The Life and Death of Bun-bun.

There has been some heartfelt times around the urban homestead recently. Our doe rabbit Apple had stopped producing reliable litters of kits, and so for the first time we put one of our breeding rabbits on the dinner table. I have some precedents in my childhood, particularly when Abby the Goat finally got too old. Abby was a great goat, a good mother, a productive milker, and a lovely person to be around. She was so old, by the time my family killed her, that she was sure to be tough as an old boot, and so we turned every bit of her into Ground Goat. Many the dinner of spaghetti and meat sauce came with a fond remembrance of Abby and a story of living with her. So, I have some precedent, but I had never killed one of my own breeding animals. Killing Apple was hard. We tried a new kill method and that was excellent so Apple truly died as peacefully as you could imagine, literally with a mouthful of clover. To fill Apple’s spot we bought Lucia, a piebald doe—what the rabbit breeders call a broken colouration. Lucia came bred, which is maybe good or maybe bad because we still don’t know if our buck Apollo is part of the problem. Lucia is not so used to human contact and charges quite a bit. But she has quickly learned that the green deliciousness we bring is not to be feared. And then Lucia kindled—a litter of one small kit. So it begins. … I guess someone who “produces” rabbits would have other litters they could introduce little Bun-bun to, so it would be warmed by the cuddle puddle of cuteness. Or perhaps someone who produces rabbits would have just snapped Bun-bun’s neck and tossed it on the shit that accumulates under the cages in a production barn. Carmen brought Bun-bun in at night, and tucked it in a nest of Lucia’s belly hair and straw, so it would survive the chill. In the morning, she took it outside to nurse. I say it because after several days of this, Bun-bun died, and we never sexed it to know if it was male or female. We tried to keep it alive, knowing a single kit would usually die. Next time we will try something else. Bun-bun’s death occasions a lot of thought. There was only one end for Bun-bun, and that was an untimely demise—though untimely is difficult to define, since in the wild Bun-bun may have died at birth or within days. Rabbits have many kits for a reason.Rabbits are r-selection animals, they have lots of kits because few of them live to maturity. If Bun-bun matured enough to venture outside the den there are eagles and hawks, dogs and cats. Foxes? Weasels? Mink? I don’t know. But like I say, rabbits have many kits for a reason. On our homestead, Bun-bun would have spent four months being moved to fresh grass every day. It would have snacked on blackberry canes and carrot tops, as well as any dandelions we pulled from the garden. Bun-bun would have torn around on those powerful and delicious hind legs, frolicking in sunshine and reclining in rain—droplets beading on its fur. Would it grow to be piebald like Lucia? Anyhow. Four months, and then we would have put Bun-bun in our stew pot, probably in the Portuguese style. We would have scraped Bun-bun’s hide and tanned it to gift, or to work into something lovely. Should I be sad? I am. As Stephen Jenkinson says, “You don’t have to like death, but you do have to befriend it.” I never like it, and I am tearing up and congesting as I read over these words. Bun-bun would die regardless—by hypothermia or predator or the stew pot or just old age. But I am sad that Bun-bun never knew the taste of fresh clover, or the warmth of sunshine or the joy of leaping. So, Bun-bun got a tiny shroud of organic cotton. I dug Bun-bun a grave many times deeper than its little body, and laid it carefully on soft sand. Carmen poured it a final meal of milk and sang laments in her ancestor’s language for its short life. I filled the grave in, taking care to pack the soil so Bun-bun would not be dishonoured with soil sinking in an unseemly way. And then we laid rocks in a careful pattern, with big rocks at the cardinal directions and one particular rock in the middle which was just about the same size as Bun-bun itself, though much heavier than that poor, cold little body.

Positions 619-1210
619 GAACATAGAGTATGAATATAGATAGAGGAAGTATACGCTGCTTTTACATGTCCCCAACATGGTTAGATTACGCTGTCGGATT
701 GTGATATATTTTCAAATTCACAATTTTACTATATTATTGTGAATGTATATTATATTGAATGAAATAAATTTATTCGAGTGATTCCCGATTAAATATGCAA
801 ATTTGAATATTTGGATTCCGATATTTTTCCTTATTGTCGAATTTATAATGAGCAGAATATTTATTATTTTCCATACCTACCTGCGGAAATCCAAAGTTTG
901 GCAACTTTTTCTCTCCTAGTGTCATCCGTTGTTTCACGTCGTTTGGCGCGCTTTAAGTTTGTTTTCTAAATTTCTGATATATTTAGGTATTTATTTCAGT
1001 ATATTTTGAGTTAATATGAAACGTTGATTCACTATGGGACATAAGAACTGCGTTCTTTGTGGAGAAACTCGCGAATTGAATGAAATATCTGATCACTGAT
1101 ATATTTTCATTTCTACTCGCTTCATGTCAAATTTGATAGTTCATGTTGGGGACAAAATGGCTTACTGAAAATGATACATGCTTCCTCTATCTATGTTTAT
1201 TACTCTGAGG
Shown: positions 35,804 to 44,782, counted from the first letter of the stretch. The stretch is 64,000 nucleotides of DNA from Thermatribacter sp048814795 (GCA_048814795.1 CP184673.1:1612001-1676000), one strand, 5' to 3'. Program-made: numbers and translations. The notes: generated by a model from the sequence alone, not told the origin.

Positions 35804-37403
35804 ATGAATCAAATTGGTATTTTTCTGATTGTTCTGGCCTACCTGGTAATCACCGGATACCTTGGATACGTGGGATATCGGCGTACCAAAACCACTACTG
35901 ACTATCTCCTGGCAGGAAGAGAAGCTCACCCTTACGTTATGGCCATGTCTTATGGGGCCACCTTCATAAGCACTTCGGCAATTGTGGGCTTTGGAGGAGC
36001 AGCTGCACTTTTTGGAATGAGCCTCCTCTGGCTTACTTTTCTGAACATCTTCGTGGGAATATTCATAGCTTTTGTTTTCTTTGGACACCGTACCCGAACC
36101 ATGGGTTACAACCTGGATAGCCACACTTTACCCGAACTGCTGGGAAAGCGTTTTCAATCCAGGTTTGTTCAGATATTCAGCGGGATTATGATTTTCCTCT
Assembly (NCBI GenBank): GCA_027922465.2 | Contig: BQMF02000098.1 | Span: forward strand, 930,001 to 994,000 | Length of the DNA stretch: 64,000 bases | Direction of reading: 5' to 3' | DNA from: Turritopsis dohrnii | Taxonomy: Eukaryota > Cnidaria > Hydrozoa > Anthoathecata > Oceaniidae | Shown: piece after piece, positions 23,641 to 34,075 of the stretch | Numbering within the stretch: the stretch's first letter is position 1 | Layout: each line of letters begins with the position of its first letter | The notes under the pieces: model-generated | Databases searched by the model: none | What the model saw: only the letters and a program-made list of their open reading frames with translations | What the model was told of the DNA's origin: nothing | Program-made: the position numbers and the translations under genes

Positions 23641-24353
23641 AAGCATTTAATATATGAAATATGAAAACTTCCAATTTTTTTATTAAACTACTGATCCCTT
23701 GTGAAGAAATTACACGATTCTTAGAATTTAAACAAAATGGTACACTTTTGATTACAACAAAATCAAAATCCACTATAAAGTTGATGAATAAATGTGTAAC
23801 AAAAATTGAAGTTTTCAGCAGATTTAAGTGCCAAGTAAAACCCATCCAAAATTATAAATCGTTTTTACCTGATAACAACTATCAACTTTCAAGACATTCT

Addendum: I wrote this post a few months ago, and in our rabbitry some things have changed and some have remained the same. After Bun-bun died we mated Lucia and Apollo and Lucia bore a litter of six lovely kits. These kits are practically a high-school genetics class, showing the combinations of their black father and piebald mother—one black, one white, three piebald…and one very beautiful light silver. A couple of weeks after their birth, I found this gorgeous silver bunny dead and stiff out in the run. So a little more about rabbits… A few weeks after breeding, we give our doe a nest box and a pile of straw. As she gets close to kindling she begins tearing around with mouthfuls of straw, like a comical moustache. She builds a straw burrow in the box, and as she gets very close to kindling, she pulls the softest hairs from her belly to line the nest. Born blind and hairless but for a light down, this nest keeps the litter warm until they can walk. The doe will jump into the nest box once or twice a day to nurse the kits. Unfortunately, sometimes a kit will stay latched on the doe’s nipple when she jumps out. Rabbits do not have the instinct to pick the kit up and put it back, so if the kit is too young to find its own way back, it will likely die. As did this fine silver kit, carried away from the warmth of its litter mates. As fate would have it, I found it after the Trick or Treaters had all gone home on Hallowe’en. We were tired, but it was obvious to me that there was no better time to return this little kit to the soil than when the veil between worlds is at its thinnest. So I dug another deep grave near the ash Carmen calls her Grandmother Tree. We wrapped the kit in a clean square of organic cotton from an old sheet that has now provided the shroud for several animals. We sang and drank whiskey. And then, out of the darkness—Christmas Carols. I guess a group of people had costumed themselves as carollers, and were singing for their candy. It was eerie and wonderful and hair-raising; I feel quite sure that little silver one was carried safely across. So, there has been more tears than tastiness in our back yard, but that is how it sometimes must be. I have written a bit about this before, and I frequently struggle to put my feelings into words. I think if we would like to be “sustainable”, if we would like to find our harmonious place in the order of things, we need to spend a lot more time intimate with the life and death of our kin, both human, and more than human. Raising rabbits is not our dominant source of protein, and it likely costs more in feed than it contributes to the grocery budget. But it very much makes me human.